…Continued from yesterday.
Why do I feel so horrible when I start a treatment that is supposed to help?
Medication treatments for depression and anxiety, and some other brain illnesses, often worsen how you feel before you feel better. I can’t tell you how many patients have told me that if they had known this before, they never would have stopped their mediation(s).
Yesterday, our post discussed a Dr. Jones and Presley.
Presley fired Dr. Jones when after following her directive, he subsequently experienced an extreme panic attack. Dr. Jones may not have done anything wrong in her treatment recommendations. Presley was just an individual, as compared to a “number on the curve” of treatment responders. Escitalopram, the medication discussed as an example yesterday, (one medication option out of many), may have been dosed at an initial amount that Presley’s body couldn’t handle “straight out of the gait”, so to speak. But likely, if he had started at a lower dose, maybe ½ or even ¼ of the tablet, and then waited for his body to accommodate to the medication. Then Presley would have tolerated it. Presley would have tolerated slowly increasing the medication if approached, rather, piece-by-piece of a pill. I’ll even joke with patients,
I don’t care if you lick the pill. Just get on it.
When slowly titrating a medication, it allows the individual’s neurotransmitter receptors to down-regulate whilst the agent floods the receptors. If there is a neuron targeting another neuron, there’s a baseline balance in time. There is a baseline understanding between these neurons. An agreement, of sorts. “I’ll sit here and receive your messages,” (neurotransmitters, or chemical messengers such as serotonin, norepinephrine, and/or dopamine). “I’ll then carry those messages on your behalf to their intended recipients,” (such as the amygdala or hippocampus). But then this person artificially takes a higher quantity of these messengers, for example, by way of medications, and floods the system. The receivers, (or neuroreceptors), have to adjust to this to establish a new healthy baseline.
In this initial time of treatment, when 1st introduced to the increased neurotransmitter-load, (ex: as released by a tablet of Escitalopram), there can be a negative response, such as panic and/or depression emotions. We call this, “initiation side effect’s.” Once the neuroreceptors get used to the new load, then the response improves.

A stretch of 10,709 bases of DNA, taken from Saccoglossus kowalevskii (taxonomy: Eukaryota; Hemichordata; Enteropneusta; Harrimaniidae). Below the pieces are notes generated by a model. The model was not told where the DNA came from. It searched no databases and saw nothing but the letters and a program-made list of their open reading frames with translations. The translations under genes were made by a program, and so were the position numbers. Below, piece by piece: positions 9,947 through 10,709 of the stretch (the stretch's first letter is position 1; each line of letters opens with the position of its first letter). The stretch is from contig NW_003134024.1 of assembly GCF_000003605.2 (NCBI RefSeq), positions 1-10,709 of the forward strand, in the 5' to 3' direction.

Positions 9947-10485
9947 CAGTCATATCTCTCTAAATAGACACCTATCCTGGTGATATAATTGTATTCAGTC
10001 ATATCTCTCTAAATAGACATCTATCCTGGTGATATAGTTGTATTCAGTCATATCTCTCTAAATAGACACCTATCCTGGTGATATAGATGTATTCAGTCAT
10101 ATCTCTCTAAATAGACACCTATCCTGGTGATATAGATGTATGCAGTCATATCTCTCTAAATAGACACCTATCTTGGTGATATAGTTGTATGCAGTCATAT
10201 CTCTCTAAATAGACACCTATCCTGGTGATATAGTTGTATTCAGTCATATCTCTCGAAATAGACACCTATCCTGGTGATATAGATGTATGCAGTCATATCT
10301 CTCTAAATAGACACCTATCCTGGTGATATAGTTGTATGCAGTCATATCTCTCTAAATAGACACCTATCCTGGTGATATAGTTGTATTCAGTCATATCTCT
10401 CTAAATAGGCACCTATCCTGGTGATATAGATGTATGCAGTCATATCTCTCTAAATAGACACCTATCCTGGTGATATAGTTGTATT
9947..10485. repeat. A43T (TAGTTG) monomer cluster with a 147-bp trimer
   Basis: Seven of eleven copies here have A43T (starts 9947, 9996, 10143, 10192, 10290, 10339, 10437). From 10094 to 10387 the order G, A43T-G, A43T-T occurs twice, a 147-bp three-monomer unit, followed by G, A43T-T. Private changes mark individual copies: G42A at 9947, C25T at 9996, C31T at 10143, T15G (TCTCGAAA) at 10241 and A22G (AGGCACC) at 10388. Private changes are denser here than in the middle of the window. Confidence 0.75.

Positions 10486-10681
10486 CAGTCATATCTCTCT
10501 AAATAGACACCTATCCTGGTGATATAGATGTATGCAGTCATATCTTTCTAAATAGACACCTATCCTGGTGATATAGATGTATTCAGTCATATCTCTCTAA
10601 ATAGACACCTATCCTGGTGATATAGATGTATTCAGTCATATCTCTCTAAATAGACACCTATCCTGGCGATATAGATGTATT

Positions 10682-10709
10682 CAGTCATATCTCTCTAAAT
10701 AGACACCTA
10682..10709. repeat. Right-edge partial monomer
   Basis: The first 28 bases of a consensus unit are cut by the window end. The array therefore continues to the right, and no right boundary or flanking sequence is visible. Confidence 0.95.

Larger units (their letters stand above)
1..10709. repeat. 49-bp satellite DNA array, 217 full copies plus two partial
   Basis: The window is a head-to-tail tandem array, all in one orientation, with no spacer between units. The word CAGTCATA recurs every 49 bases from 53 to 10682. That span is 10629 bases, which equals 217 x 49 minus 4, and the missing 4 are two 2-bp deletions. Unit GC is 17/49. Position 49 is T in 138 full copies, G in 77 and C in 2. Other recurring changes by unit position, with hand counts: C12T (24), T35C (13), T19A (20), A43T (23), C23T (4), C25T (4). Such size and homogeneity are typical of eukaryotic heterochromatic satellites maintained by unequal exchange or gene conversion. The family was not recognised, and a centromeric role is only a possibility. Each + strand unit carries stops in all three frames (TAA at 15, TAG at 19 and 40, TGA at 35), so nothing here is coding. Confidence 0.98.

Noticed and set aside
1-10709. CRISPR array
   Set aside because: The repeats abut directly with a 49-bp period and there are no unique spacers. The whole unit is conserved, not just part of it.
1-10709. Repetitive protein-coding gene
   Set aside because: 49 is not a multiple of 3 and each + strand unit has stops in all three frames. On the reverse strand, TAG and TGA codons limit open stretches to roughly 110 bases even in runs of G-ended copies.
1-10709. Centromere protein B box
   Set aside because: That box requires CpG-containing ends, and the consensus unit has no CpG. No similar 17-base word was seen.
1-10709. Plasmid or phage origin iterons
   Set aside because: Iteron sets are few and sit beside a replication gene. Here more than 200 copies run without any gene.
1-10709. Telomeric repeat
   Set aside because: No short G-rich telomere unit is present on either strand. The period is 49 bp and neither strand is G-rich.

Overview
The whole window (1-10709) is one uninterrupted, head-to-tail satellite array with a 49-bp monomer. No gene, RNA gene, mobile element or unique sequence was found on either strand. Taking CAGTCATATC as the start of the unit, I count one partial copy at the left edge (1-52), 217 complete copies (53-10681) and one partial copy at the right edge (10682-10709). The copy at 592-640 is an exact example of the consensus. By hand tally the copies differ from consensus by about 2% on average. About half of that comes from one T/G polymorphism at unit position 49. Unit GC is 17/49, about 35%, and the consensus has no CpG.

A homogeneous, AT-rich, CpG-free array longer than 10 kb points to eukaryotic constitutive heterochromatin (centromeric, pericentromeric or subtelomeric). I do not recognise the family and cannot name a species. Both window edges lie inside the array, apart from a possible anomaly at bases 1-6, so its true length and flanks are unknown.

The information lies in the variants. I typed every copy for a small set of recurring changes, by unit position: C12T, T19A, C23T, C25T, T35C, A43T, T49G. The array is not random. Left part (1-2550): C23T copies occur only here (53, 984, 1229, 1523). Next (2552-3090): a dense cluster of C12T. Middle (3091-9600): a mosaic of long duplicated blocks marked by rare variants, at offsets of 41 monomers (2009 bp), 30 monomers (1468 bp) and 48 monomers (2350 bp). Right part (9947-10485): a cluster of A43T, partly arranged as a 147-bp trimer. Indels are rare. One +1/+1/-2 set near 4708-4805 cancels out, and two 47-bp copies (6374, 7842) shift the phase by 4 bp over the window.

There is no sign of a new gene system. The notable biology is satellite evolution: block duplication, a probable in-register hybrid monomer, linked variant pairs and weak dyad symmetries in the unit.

After accommodating to the new pharmacology, the brain is allowed to experience the blessing that comes from treatments, and heal.
Some individuals are outside of the curve and cannot tolerate the standard initial treatment dosage, like Presley was. Some are inside, and can without much difficulty. The point in treatment, though, is that the person just needs to get on it.
Get on treatment. However you do it. You have to make the treatment work for you, an individual, in your own way. The prescriptions are there to serve you. You aren’t there to serve the medications. I like to analogize Jesus’ statement,
The Sabbath is there for man, not man for the Sabbath.
Make it yours as an individual and reap the benefits; the blessings inherent there. (See Mark 2:27).
If you don’t get on the treatment, you won’t get better. Anything less than this will be inadequate. It’s like drying water off your face with a hand towel while still walking in a rainstorm.
What is your agenda in treatment? List it. Write it out. Then, go get you some!
Outside a medical approach is like flicking water off in the context of a rainstorm. If your agenda is getting to your healthy self. Get out of the storm and get dry. Then go get it.
You have a medical condition. Treat it with the assistance of a medical professional.
I don’t go to a plumber to help with my electrical home repair. I don’t go to an accountant or a church counselor to treat a medical one.
The plumber, the accountant, the church counselor are what they are. This is not minimizing their efficiency in their own fields of excellence. But why do we seek care in psychiatry from those who haven’t studied this? From those who are not experts in this? Maybe stigma keeps us away from psychiatric care. Maybe misinformation directs our search for mental health treatment elsewhere.
Self-Care Tip: Get you some medical therapy for medical illness.
Question: What are further concerns you may have about taking medications? How would you prefer your medical providers to work with you? Please tell us your story.